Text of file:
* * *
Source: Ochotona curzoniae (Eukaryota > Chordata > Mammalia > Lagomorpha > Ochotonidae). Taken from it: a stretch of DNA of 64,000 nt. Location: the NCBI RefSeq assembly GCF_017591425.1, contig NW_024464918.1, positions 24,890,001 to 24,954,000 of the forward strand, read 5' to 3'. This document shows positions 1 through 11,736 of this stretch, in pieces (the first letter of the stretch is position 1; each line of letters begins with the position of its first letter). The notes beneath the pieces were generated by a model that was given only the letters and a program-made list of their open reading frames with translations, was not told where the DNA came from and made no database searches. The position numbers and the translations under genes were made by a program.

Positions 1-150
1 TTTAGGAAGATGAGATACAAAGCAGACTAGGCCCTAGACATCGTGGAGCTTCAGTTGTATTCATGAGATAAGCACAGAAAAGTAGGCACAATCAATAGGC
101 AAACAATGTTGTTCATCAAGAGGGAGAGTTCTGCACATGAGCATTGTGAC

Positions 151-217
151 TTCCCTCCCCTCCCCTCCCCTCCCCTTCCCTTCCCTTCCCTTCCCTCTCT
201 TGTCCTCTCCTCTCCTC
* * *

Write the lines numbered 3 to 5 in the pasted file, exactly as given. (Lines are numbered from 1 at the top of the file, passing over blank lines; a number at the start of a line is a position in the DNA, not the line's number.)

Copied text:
1 TTTAGGAAGATGAGATACAAAGCAGACTAGGCCCTAGACATCGTGGAGCTTCAGTTGTATTCATGAGATAAGCACAGAAAAGTAGGCACAATCAATAGGC
101 AAACAATGTTGTTCATCAAGAGGGAGAGTTCTGCACATGAGCATTGTGAC

Positions 151-217